The answer is quite simple. I have full assurance that I am called to the Society of Jesus, and hence that I am not called to another order or another state of life. What does it matter if the Jesuits are a horrible order? If it is God's will, that is the end of the discussion. One cannot pick one's vocation as "whatever suits you" - vocation is necessarily where God calls you to be. Now, if you have some theory of discernment which says that somehow one's deepest and holiest desires are where God communicates one's vocation (as St Ignatius Loyola himself does), then by all means, pick whatever is suitable. But one should not confuse the discernment of the call with the call itself. The call of Jesus comes, and the disciple follows, it is really that simple. Just one verse from the Gospel according to St Mark show this:
And as he passed on, he saw Levi the son of Alphaeus sitting at the tax office, and he said to him, “Follow me.” And he rose and followed him. (Mark 2:13-14)

Some exegetes have tried to imply that there is something between the call and the response, or perhaps some past experience that primes Levi to respond as he does. Surely, they say, nobody would just get up and leave when just presented with a simple "follow me" - without any build up of trust, any prior confidence in this stranger, a conversation separating call and response? Yet such an imposition on the text is a prime example of a crucial error in considering vocations: the idea that there needs to be extensive dialogue between Jesus and oneself, between Master and disciple, before we agree to some conclusion and label that "vocation." That sort of perspective on vocation makes Jesus into a sort of Prime Minister rather than Lord and King, someone that we get to elect rather than someone who we have to accept. We would always get the vocation we wanted, and not in a divine sense, but in a worldly one. It is great when what we want is aligned with what God wants, but when there is tension, one must heed always to the will of God, even in perplexing cases where it seems that even God should want something different. Sometimes our discernment can be marked by pious human wisdom, which leads us to follow what we imagine God would want for us rather than follow what God in actual fact calls us to.

The prophet Hosea's life illustrates this well. Hosea was a northern kingdom prophet who was called to live out in the context of his own marital context the prophecy given to Israel. The call of Hosea is simple:

When the Lord first spoke through Hosea, the Lord said to Hosea, ‘Go, take for yourself a wife of whoredom and have children of whoredom, for the land commits great whoredom by forsaking the Lord. (Hosea 1:2)

I cannot seem to find a Catholic dating guide that suggests marriage to a harlot is a good idea. Following worldly wisdom for marital discernment would have lead Hosea to picking for himself a wife of better repute. Heck, even following a general sort of Catholic wisdom would lead Hosea to pick a different spouse. But Hosea knew better. He knew that he had to follow the will of God, not his own wisdom, not what he thought God should call him to. So he marries Gomer, an unfaithful woman, and whilst they have children together, Gomer continues to be a harlot.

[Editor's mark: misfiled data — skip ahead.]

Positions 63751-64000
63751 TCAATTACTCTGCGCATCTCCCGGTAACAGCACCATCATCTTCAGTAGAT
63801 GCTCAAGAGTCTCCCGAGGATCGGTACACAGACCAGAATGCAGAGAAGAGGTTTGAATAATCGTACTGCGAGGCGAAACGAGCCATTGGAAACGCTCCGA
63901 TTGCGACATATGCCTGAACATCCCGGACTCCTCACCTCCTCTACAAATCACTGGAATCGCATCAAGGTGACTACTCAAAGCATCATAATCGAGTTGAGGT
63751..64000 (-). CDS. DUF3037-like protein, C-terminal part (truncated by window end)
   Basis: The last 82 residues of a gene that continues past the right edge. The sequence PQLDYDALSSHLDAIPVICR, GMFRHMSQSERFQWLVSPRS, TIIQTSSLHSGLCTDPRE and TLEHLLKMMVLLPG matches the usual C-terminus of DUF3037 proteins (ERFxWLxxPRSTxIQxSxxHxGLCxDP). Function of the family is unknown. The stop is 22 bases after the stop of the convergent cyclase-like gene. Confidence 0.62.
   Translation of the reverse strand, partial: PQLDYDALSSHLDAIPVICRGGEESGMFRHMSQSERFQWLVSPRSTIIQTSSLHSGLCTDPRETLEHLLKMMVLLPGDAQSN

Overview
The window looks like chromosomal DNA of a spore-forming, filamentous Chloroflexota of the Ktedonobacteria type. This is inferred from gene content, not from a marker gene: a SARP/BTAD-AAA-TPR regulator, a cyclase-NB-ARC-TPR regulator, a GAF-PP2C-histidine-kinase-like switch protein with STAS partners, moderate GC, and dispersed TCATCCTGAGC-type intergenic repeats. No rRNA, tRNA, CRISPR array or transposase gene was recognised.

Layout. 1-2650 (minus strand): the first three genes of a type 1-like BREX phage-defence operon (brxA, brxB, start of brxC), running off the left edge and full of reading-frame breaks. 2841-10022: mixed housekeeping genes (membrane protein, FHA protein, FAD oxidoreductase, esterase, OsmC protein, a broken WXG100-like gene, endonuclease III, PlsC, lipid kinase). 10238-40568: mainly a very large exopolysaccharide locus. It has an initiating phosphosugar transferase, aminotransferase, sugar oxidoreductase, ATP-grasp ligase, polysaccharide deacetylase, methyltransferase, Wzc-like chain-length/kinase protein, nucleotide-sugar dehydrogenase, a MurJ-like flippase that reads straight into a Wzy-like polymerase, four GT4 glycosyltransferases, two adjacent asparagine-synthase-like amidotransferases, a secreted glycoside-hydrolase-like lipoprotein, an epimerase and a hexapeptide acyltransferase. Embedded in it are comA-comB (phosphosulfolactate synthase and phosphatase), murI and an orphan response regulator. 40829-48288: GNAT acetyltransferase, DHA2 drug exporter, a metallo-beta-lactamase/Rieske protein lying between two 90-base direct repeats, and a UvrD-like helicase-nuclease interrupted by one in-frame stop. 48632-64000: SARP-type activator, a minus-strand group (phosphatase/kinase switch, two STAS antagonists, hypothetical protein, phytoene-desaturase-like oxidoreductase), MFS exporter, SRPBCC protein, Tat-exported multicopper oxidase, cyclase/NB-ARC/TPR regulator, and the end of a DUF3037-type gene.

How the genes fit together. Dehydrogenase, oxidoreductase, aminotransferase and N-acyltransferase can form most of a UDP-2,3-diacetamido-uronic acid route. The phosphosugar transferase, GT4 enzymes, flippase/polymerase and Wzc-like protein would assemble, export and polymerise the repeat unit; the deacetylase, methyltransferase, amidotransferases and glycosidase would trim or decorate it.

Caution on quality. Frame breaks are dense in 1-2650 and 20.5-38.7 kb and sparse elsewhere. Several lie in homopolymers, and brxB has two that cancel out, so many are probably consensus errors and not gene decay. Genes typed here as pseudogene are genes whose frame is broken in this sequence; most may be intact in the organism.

God gives a reason for why Hosea is called to take a "wife of whoredom", but the reason given is not in any sense an absolute one. There is no logical necessity between Hosea taking Gomer as wife and Israel being unfaithful to God, even if it would make for a good illustration of the nuptial covenant between God and Israel. The call is ultimately senseless to worldly wisdom, but the Lord is not God of worldly wisdom.

Why does God call me to the Jesuits? I have vague ideas about it. I am a missionary at heart, I am adaptable to wherever God wishes to place me, and these make me kin to the authentic Jesuit spirit. I am drawn to Ignatian expressions of spirituality. By the grace of God, I can be equipped to be one of "God's marines." But whether I can figure out why God wants me to pursue entry into the Society or not, this is where he has called me.

I am now more certain of that than ever before. When I first wrote the short essay explaining my discernment process and decision, I had not even been accepted into the Catholic Church, my reception of the sacraments would be months away. It was not quite the complete story when I wrote it, and it is certainly not the whole story now, since I have altered and refined my reasoning. I am completely at peace with celibacy now, I have acquired a more mature desire for liturgy, and as Fr. David Braithwaite, SJ, pointed out in a talk given about a year ago as vocations director for the Society, the development of lay ministry is not fundamentally at odds with more clerical forms of ministry. Whatever tension exists in my mind now between me going to married life or religious life is rather centred on my love of children, something more directly suited to married life. Still, the more I learn and grow, the more certain I become of where God calls me.